Q12: Should the treatment be similar in individuals with intellectual disability and epilepsy compared to people with epilepsy only?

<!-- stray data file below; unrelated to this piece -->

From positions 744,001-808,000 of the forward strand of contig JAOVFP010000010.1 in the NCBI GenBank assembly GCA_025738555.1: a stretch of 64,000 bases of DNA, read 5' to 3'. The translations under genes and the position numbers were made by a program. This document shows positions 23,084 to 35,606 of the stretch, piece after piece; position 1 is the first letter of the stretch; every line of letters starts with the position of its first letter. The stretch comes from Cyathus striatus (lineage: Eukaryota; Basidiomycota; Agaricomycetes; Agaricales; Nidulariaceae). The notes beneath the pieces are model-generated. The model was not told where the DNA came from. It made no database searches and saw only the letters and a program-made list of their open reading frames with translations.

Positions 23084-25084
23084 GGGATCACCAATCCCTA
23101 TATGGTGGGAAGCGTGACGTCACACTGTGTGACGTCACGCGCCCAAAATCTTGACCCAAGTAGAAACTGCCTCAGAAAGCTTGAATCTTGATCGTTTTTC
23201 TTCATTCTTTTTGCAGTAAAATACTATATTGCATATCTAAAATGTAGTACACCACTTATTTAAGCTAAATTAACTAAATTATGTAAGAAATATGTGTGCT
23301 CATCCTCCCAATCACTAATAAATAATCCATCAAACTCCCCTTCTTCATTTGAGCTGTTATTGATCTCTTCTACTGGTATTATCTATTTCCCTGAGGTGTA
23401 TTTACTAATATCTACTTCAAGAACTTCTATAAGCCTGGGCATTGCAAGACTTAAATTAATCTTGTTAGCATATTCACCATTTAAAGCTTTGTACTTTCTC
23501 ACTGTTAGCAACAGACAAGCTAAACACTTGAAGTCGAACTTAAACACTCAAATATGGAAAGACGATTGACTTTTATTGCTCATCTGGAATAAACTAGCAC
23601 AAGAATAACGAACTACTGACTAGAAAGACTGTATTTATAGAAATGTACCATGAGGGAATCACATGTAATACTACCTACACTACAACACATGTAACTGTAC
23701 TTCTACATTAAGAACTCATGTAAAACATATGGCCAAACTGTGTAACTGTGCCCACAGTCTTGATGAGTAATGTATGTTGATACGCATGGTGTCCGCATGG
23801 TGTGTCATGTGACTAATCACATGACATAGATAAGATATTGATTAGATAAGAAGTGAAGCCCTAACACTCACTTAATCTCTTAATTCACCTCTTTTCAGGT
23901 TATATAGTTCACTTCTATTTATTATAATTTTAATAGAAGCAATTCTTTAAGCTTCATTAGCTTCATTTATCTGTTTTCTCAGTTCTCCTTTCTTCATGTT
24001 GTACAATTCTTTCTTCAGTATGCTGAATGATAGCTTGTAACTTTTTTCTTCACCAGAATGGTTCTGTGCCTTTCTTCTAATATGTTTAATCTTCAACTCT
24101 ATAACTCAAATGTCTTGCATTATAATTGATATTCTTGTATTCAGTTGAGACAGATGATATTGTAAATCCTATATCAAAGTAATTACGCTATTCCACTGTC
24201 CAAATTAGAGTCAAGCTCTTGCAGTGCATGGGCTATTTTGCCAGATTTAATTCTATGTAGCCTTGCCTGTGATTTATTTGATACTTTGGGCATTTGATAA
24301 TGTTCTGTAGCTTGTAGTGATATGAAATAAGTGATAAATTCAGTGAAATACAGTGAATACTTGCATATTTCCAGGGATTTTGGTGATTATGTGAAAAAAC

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1 updated 2012 Antiepileptic drug therapy in individuals with intellectual disability & epilepsy Q12: Should the treatment be similar in individuals with intellectual disability and epilepsy compared to people with epilepsy only? Background Cognitively impaired individuals with epilepsy refer to a person with epilepsy and associated intellectual disability or mental retardation or learning disability (as referred to in UK). For sake of convenience, in this document, the term "intellectual disability" would be used for the above spectrum of terms. The development of epilepsy in a person with intellectual disability is a common occurrence, with an estimated overall prevalence rate of 14 to 44%, with prevalence increasing with severity of the disability (Bowley & Kerr, 2000). A more recent community-based study of epilepsy in intellectually disabled people showed a prevalence of 16%, a significant excess when compared to the general population (Morgan et al, 2003). In those with additional disabilities, such as cerebral palsy or postnatal brain injury, the prevalence of epilepsy can be as high as 75% (Goulden et al, 1991; Shepherd and Hosking 1989). The management of epilepsy in people with an intellectual disability provides special challenges due to a number of factors, including the aetiology and severity of the epilepsy, a limited evidence basefor interventions and difficulties in investigation and communication. People with intellectual disabilities who also have epilepsy exhibit different types and frequency of seizures; they have a higher frequency of certain epilepsy syndromes, in particular the Lennox-Gastaut syndrome (Mariani,et al, 1993). Furthermore, the underlying cause of the intellectual disability may have an impact on seizure type and outcome, for example tuberous sclerosis is associated with a particular seizure disorder (Webb et al, 1991) as is Down syndrome (Stafstrom 1993). Rates of behavioural disturbance and psychiatric disorder have been shown to be significantly higher in people with epilepsy compared to the general population and in people with an intellectual disability. There are a number of causes of behavioural disturbances in people with epilepsy and intellectual disability; antiepileptic medication is one of those causes. Conversely, beneficial behavioural effects in response to antiepileptic drugs (AED) have also been reported in people with epilepsy and intellectual disabilities (Beavis et al, 2007). In spite of the high prevalence of epilepsy in people with intellectual disabilities, interventional studies for the treatment of epilepsy are relatively rare. In view of the fact that seizures in intellectually disabled people are often complex and refractory to treatment, and that antiepileptic medication can have a profound effect upon behaviour in this patient group, it is important to assess the AED treatment and whether it should be similar in patients with epilepsy and intellectual disability than in patients with epilepsy only. For the purpose of this review, we would only focus on the standard AEDs (phenobarbital, carbamazepine, valproic acid and phenytoin). There are a number of psychosocial interventions available to refractory patients which may be used in conjunction with or as an alternative to antiepileptic medication. It is also important to assess the role of psychosocial interventions in this special population group. 1